A traditional marriage group urged the residents of Alabama to oppose the legalization of gay marriage in that state following a ruling from a federal judge.
Last month U.S. District Judge Callie V. S. Granade ruled the state's ban on gay marriage, passed with over 80 percent of the vote in 2006, unconstitutional.
The National Organization for Marriage denounced Alabama's issuing of marriage licenses to gay couples on Monday.
In a statement, NOM President Brian Brown said that Judge Granade does not have the authority to strike down the constitutional amendment.
"A single federal judge does not have the authority to overturn a state marriage amendment and the people of Alabama should refuse to go along with this order," stated Brown.
"The issues in play are currently under review by the Supreme Court, and allowing a lower court ruling that overturns a state marriage amendment adopted by over 80% of voters is reckless and undermines the integrity of the Court."
Brown also asked that "the people of Alabama continue to enforce their state marriage laws."
"We commend Alabama Supreme Court Justice Roy Moore for ordering state probate judges, who are responsible for issuing marriage licenses, to enforce state law limiting marriage to one man and one woman and to refuse to issue licenses that violate state law," continued Brown.
In January, Granade ruled that Alabama's marriage amendment was unconstitutional and granted a two week stay on the ruling pending an appeal by the state government.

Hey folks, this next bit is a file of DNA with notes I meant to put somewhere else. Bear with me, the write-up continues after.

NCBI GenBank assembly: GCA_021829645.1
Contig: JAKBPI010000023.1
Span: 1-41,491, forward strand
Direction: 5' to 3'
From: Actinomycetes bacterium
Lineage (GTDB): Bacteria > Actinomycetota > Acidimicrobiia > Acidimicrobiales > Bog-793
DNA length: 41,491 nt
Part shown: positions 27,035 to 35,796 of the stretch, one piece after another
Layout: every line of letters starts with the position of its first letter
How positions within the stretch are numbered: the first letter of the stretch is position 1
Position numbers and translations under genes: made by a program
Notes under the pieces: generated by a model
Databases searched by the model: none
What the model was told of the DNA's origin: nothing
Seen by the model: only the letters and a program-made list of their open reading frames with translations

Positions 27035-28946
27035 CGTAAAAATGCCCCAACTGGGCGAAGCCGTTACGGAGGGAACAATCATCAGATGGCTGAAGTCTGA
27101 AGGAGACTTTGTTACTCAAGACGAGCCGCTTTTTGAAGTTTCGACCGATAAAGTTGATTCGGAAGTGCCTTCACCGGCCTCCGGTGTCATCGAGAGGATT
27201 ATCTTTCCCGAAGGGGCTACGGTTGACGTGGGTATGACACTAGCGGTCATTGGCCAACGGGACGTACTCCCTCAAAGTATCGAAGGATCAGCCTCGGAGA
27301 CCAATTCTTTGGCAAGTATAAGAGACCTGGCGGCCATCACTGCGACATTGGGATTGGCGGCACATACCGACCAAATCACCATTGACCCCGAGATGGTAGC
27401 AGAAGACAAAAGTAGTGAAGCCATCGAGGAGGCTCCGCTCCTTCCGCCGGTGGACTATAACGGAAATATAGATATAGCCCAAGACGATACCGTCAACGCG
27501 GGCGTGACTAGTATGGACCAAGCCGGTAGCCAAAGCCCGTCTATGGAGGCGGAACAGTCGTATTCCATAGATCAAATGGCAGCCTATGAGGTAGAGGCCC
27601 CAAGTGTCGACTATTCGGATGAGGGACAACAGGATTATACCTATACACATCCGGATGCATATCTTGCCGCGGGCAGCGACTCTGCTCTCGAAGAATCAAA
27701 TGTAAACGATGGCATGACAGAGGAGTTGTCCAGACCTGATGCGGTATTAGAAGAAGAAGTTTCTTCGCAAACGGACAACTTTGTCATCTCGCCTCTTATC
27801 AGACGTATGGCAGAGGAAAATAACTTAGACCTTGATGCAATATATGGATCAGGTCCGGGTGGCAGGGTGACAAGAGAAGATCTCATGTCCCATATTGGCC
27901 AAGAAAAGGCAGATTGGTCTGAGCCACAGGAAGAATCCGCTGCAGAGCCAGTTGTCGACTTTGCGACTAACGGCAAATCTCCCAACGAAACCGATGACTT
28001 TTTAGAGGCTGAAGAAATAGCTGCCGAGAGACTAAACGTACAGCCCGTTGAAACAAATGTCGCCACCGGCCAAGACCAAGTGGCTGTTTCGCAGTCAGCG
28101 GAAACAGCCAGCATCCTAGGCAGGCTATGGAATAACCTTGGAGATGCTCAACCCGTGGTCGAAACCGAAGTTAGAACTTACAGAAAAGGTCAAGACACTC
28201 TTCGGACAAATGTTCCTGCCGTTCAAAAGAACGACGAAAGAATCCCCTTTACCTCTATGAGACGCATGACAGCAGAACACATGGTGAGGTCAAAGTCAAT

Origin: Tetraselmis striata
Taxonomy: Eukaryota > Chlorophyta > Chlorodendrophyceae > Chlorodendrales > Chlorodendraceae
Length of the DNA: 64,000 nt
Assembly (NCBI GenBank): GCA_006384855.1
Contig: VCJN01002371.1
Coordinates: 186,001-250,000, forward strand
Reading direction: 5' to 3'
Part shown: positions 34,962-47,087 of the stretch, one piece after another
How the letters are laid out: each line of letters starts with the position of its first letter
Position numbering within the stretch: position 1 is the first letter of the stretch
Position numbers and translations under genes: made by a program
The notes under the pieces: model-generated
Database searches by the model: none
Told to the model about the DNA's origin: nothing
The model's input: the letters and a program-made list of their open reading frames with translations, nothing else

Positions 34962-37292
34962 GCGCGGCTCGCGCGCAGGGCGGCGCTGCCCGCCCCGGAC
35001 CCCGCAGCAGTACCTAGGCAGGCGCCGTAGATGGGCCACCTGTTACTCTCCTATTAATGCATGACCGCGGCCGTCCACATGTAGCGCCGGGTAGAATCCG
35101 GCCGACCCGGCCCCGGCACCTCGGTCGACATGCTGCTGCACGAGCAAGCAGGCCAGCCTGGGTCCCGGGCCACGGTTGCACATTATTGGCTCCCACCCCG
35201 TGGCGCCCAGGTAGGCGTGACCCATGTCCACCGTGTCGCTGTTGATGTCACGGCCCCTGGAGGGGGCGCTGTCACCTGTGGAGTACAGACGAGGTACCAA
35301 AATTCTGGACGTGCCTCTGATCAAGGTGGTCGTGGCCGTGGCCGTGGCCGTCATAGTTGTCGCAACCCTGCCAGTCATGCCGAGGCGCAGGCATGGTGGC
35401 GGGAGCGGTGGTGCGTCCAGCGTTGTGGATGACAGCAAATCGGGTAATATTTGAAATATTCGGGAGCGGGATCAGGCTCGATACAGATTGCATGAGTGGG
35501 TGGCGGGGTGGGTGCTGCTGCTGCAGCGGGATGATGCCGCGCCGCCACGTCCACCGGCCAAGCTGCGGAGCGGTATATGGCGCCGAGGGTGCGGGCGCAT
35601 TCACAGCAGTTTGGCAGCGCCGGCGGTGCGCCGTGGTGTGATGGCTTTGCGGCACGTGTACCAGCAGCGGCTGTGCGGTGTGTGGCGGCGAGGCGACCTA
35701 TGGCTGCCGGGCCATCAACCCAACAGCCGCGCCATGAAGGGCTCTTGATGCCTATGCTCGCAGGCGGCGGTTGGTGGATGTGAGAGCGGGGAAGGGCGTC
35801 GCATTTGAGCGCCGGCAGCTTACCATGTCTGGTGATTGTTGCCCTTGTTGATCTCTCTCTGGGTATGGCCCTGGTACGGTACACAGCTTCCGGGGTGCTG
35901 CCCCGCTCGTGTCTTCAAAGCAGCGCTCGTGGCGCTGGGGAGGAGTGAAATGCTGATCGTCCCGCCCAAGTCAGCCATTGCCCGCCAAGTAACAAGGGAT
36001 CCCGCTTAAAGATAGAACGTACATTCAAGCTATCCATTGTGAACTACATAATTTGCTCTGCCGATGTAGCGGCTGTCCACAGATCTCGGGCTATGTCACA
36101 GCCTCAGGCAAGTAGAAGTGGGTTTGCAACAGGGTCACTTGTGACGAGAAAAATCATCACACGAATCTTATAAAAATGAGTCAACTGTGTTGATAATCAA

Alabama attempted to get the Supreme Court to intervene and grant a stay. However, on Monday morning the Court decided 7-2 to not grant the request, allowing the gay marriages to go forth.
An aura of confusion has clouded the proceedings for the probate judges of Alabama, as state Chief Justice Roy Moore issued an order Sunday evening demanding the continued enforcement of the state's ban.
"The state of Alabama shall not recognize as valid any marriage of parties of the same sex that occurred or was alleged to have occurred as a result of the law of any jurisdiction regardless of whether a marriage license was issued," ordered Moore.
Confusion over the conflicting orders has meant that while some probate judges in the state have gone ahead and issued marriage licenses to gay couples, others have refused to do so.
With the Supreme Court's denial of a stay for the Granade decision, Alabama became the 37th state in the country to legally recognize same-sex marriage.
The vast majority of these 37 states came via judicial action and most since the 2013 Supreme Court decision striking down one part of the federal Defense of Marriage Act.
Regarding the recent refusal by the highest court in the nation to stop gay marriages in Alabama, some have speculated that this shows what will happen later this year when the Supreme Court determines the constitutionality of state level bans.
"They also effectively admitted what court-watchers have suspected for months: The court is preparing to rule in favor of nationwide marriage equality at the end of this term," wrote Mark Joseph Stern of Slate.com.
"By permitting these marriages to occur, the justices have effectively tipped their hand, revealing that any lower court's pro-gay ruling will soon be affirmed by the high court itself."